It remains to be seen whether the secretary of Treasury will require that these policies include a prohibition against items that it identifies as “excessive expenditures.” There is no grandfathering protection for fringe benefits under written employment agreements in place before February 11, 2009.

Expanded Clawback Rights

The 2009 Recovery Act provides for all TARP recipients to recover “any bonus, retention award or incentive compensation” paid to a named executive officer and any of its next 20 most highly compensated employees as a result of any statement of earnings, revenues, gains or other criteria that are later found to be “materially inaccurate.” This provision incorporates the guidance applicable to the Capital Purchase Program to all TARP recipients and extends recovery rights beyond the top five executive officers.

New Compensation Committee Governance Requirements

The 2009 Recovery Act requires each TARP recipient to establish a board compensation committee that is composed entirely of independent directors for the purpose of reviewing compensation plans (unless the TARP recipient is a private company that has received less than $25 million in TARP financial assistance). The text of the legislation provides no indication regarding what factors should be considered by the secretary of the Treasury in defining who is “independent” for this purpose. The board compensation committee must meet at least semi-annually to evaluate the compensation plans “in light of an assessment of any risk posed to the TARP recipient from such plans.”

Required CEO and CFO Certifications

The chief executive officer and chief financial officer of a TARP recipient must provide a written certification of compliance with the requirements discussed above (with the exception of the limitation on luxury expenditures). A publicly traded company must provide the required certification to the U.S. Securities and Exchange Commission (SEC) (presumably as part of the Compensation Discussion and Analysis required under Item 402 of Regulation S-K) and a non-publicly traded company must provide the certification to the secretary of the Treasury.

Say on Pay

The 2009 Recovery Act requires each TARP recipient to provide its shareholder an advisory, non-binding vote on executive compensation. This provision implements the “say on pay” legislative proposal initially introduced by Representative Barney Frank in 2007. Frank has publicly stated that he will push to extend a similar “say on pay” provision for all public companies. The SEC is directed to issue final regulations and rules regarding the “say on pay” provision under the 2009 Recovery Act.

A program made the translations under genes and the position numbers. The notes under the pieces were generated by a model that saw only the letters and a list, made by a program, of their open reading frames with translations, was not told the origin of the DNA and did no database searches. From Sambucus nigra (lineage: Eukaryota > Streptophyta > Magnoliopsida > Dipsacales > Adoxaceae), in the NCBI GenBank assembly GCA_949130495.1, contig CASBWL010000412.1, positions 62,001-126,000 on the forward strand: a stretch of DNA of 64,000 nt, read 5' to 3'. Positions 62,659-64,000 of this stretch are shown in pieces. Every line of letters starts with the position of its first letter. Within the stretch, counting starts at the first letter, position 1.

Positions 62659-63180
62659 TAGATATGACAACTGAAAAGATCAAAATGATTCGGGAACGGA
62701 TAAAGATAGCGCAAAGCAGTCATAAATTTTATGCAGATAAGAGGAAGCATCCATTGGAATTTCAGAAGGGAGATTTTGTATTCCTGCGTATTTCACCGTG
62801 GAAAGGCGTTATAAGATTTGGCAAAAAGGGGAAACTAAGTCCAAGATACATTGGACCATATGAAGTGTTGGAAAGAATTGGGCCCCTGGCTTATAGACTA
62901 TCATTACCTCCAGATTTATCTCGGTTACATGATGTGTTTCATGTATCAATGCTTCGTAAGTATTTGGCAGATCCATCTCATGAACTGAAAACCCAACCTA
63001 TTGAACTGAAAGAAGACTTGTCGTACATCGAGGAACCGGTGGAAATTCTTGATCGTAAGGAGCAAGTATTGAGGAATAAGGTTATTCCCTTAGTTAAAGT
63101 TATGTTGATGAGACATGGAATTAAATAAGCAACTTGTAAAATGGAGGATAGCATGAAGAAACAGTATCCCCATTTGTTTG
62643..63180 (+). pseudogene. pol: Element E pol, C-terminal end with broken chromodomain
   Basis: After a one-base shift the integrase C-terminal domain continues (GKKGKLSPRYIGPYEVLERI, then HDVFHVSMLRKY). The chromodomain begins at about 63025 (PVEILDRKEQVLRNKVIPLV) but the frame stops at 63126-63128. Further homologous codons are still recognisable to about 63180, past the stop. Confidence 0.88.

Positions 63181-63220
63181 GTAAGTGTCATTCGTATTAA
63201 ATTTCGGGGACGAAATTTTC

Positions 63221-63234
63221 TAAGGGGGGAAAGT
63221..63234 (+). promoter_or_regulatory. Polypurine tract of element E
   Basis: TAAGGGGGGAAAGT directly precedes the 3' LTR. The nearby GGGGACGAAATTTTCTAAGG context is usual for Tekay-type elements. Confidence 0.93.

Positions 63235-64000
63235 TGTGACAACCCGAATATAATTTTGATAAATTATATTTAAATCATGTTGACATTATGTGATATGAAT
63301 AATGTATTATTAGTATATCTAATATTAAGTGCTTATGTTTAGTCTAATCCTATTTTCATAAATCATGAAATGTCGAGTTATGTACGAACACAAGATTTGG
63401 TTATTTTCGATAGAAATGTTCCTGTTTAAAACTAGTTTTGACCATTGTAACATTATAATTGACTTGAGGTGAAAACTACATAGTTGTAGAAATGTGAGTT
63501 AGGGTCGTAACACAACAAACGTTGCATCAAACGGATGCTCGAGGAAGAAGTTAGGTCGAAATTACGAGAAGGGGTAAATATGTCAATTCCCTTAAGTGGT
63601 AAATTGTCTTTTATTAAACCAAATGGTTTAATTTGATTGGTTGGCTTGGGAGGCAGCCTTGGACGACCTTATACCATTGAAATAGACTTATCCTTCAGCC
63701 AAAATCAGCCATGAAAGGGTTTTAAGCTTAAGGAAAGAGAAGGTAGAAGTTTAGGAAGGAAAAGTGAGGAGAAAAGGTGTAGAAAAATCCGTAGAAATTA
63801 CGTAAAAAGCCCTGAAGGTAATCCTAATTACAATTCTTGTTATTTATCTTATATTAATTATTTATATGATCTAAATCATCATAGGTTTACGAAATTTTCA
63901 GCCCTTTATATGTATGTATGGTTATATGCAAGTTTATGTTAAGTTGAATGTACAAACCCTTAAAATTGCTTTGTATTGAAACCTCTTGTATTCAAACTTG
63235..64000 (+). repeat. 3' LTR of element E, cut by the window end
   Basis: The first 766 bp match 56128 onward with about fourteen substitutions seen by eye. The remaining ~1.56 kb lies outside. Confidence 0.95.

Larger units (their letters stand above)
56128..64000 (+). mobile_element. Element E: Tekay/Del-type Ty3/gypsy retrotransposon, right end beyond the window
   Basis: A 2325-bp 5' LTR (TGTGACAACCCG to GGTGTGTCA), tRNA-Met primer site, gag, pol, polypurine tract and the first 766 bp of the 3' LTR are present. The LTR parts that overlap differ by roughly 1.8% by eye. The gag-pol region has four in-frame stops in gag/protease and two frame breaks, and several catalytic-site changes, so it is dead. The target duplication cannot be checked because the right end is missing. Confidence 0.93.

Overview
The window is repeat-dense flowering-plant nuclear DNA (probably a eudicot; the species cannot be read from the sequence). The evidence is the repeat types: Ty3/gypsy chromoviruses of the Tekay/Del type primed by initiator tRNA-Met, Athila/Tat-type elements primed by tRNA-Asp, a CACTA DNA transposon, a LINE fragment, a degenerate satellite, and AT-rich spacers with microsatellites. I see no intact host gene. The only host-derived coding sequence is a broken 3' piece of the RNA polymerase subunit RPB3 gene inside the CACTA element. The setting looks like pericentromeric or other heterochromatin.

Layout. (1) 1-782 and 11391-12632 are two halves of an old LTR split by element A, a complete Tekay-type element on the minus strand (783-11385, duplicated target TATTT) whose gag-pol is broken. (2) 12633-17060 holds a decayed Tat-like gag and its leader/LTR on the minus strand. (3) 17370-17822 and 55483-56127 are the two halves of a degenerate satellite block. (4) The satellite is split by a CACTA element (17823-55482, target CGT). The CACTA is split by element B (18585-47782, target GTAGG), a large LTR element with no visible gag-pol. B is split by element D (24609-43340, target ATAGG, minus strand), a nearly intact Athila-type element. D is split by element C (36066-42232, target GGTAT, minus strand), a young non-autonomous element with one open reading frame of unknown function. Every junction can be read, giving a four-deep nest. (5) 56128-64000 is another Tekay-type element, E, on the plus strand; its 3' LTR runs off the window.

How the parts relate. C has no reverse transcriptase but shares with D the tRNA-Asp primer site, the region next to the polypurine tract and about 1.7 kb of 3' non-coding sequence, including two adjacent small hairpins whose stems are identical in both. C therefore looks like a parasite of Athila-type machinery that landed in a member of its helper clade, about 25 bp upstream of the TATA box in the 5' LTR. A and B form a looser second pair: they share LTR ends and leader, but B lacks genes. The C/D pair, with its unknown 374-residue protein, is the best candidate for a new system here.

Review of Prior Bonus Payments

The secretary of the Treasury is directed to “review bonuses, retention awards, and other compensation” paid to named executive officers and the next 20 most highly compensated employees of any TARP recipient that were paid prior to February 18, 2009, to determine whether “any such payments were inconsistent with the purposes of this section [setting forth executive compensation and corporate governance standards] or were otherwise contrary to the public interest.” If the secretary determines that any payment violated this standard, the secretary is required to negotiate with the TARP recipient and the applicable employee(s) “for appropriate reimbursement to the federal government with respect to compensation and bonuses.” This legislative direction may affect existing investigations by state attorneys general in New York and North Carolina.

Withdrawal by TARP Recipients

Under EESA, the Treasury had required banks receiving TARP financing assistance under the Capital Purchase Plan to retain the cash for three years or raise amounts from third parties to replace it. The 2009 Recovery Act now provides an opportunity for TARP recipients to immediately repay any TARP financing assistance without first needing to raise any funds, “subject to consultation” by the secretary of the Treasury with the appropriate federal banking agency. It seems this provision was included at the request of some TARP recipients seeking to make early repayment. It remains to be seen whether financial institutions that want to avoid the amended EESA restrictions will be able to take advantage of this early exit opportunity. The nature of the “consultation” process is not defined under the 2009 Recovery Act, and banking regulators might seek to require a withdrawing TARP recipient to raise additional funds from third parties if the regulators determine that there are not otherwise sufficient capital reserves. Upon repayment, the secretary is required to liquidate any warrants it received from the TARP recipient at current market prices.